Brazil's army deploys in Rio after favela shootout

Marie HOSPITAL
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Policemen and journalists take cover during an operation to fight heavily armed drug traffickers at the Rocinha favela in Rio de Janeiro

Brazilian soldiers deployed by armored vehicle, truck and helicopter Friday to reinforce police after heavily armed drug traffickers rampaged through the country's biggest favela, spraying bullets and terrifying locals.

Intense exchanges of gunfire between police and criminals began early morning inside the Rocinha favela, where approximately 70,000 people live in a teeming cluster of small houses on hillsides overlooking wealthy western Rio.

Amateur footage broadcast on Globo television showed men with a variety of rifles and pistols firing volley after volley in a densely built-up area.

A bus was set ablaze near a major road tunnel underneath the favela, and the main highway was temporarily shut down by police, causing traffic snarls on one of the city's main east-west arteries. Gunshots could be heard from inside Rocinha and black smoke rose from the upper section.

As the situation spun out of control, Defense Minister Raul Jungmann agreed to pleas from civilian authorities for help, ordering 950 troops onto the streets.

Soldiers arrived soon after in convoys of trucks guarded by armored personnel carriers. Globo also showed troops abseiling from a helicopter on a hilltop.

"We will help to secure the region, control traffic and control airspace, with the goal of freeing up police units to do more specifically police work," General Mauro Sinott told journalists.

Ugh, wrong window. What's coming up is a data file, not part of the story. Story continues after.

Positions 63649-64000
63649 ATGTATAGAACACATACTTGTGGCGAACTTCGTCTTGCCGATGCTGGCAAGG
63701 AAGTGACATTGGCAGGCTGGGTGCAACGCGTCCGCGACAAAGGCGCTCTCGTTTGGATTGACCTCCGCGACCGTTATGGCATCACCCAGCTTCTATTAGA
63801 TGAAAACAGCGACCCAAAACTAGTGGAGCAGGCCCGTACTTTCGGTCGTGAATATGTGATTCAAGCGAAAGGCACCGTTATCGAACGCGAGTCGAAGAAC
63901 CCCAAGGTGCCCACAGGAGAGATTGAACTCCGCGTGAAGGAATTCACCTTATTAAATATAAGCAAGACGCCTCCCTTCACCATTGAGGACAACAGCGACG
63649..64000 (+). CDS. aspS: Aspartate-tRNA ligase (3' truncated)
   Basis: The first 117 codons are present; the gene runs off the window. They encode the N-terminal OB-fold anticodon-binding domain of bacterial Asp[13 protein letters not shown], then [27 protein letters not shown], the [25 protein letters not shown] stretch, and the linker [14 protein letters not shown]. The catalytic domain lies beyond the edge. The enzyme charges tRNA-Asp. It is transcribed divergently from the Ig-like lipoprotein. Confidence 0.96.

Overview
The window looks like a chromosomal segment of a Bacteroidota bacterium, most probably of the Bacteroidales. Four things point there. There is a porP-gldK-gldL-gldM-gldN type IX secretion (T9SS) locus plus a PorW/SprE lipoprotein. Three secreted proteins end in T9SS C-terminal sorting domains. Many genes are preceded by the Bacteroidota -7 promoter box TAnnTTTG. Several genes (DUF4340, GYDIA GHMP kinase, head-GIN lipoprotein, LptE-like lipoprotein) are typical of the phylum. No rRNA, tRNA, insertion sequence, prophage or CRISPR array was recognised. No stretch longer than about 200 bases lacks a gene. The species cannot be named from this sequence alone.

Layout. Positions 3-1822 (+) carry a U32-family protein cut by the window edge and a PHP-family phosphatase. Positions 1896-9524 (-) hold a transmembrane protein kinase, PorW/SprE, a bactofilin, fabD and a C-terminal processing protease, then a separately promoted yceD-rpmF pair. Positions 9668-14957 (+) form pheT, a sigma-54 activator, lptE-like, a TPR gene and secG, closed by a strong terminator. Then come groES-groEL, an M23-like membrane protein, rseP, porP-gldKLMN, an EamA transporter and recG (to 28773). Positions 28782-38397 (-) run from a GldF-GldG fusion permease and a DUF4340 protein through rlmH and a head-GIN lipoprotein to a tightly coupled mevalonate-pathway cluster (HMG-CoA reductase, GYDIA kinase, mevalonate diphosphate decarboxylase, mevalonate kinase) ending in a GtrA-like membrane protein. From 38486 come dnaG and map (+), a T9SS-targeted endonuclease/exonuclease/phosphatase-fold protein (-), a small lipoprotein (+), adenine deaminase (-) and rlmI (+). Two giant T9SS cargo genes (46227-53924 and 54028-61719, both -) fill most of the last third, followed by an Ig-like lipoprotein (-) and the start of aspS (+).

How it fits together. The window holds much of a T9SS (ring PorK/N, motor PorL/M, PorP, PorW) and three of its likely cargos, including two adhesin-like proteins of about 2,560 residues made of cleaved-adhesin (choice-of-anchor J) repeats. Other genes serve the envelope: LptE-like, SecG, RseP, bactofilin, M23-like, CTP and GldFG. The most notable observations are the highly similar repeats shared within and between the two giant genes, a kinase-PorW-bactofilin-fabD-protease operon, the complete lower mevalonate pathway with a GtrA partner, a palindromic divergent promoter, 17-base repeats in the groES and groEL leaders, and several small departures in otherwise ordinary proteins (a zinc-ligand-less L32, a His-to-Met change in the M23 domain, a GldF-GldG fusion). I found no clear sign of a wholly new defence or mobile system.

Inside Rocinha, AFP journalists saw elite police officers in camouflage moving through the narrow streets.

People have been scared since last week," said James, a 38-year-old resident who did not want to be identified. "You hurry home or you wait for friends and go directly to your house. No one hangs around in the streets. It's pretty terrifying there."

- Gang dispute -

Violence is common in favelas -- home to almost a quarter of Rio's population -- with drug gangs controlling much of the territory and police forced to remain on permanent alert.

However, the situation spun dramatically out of control in Rocinha on Sunday when members of a narco gang poured into the favela to try to push out rivals.

Antonio Ricardo Lima Nunes, the local police chief, told AFP "it's a war between two bandits."

"Two former allies started this war to try and recover a monopoly over the drug trade," he added.

Footage taken by residents Sunday of groups of men with rifles moving unimpeded through the streets in quasi-military fashion shocked Rio residents.

That dismay deepened when it was revealed that police had hidden themselves in their station and Rio state Governor Luiz Fernando Pezao said he'd ordered the security forces not to intervene.

Pezao said Wednesday he did not want to risk a spillover of the violence as tens of thousands of people were using the highway below the favela to reach the Rock in Rio music festival. The festival was due to continue through the weekend.

Pezao asked the federal government for urgent help from the army in Rocinha and elsewhere in Rio, where security has declined steadily since last year's Olympic Games. Thousands of troops were deployed to the state in July.

The rising crime rate and increasing inability of the security forces to reestablish control is also linked to Rio state's near bankruptcy.

A steep fall in oil prices, national recession and runaway corruption have created a perfect economic storm in the state, contributing to a budget hole that leaves public employees, including police, sometimes waiting months for salaries.

On Wednesday, former governor Sergio Cabral was sentenced to 45 years in prison for money laundering and leading a criminal organization. Cabral was in office during much of the runup to the 2014 World Cup in Brazil and Rio's hosting of the 2016 Olympics.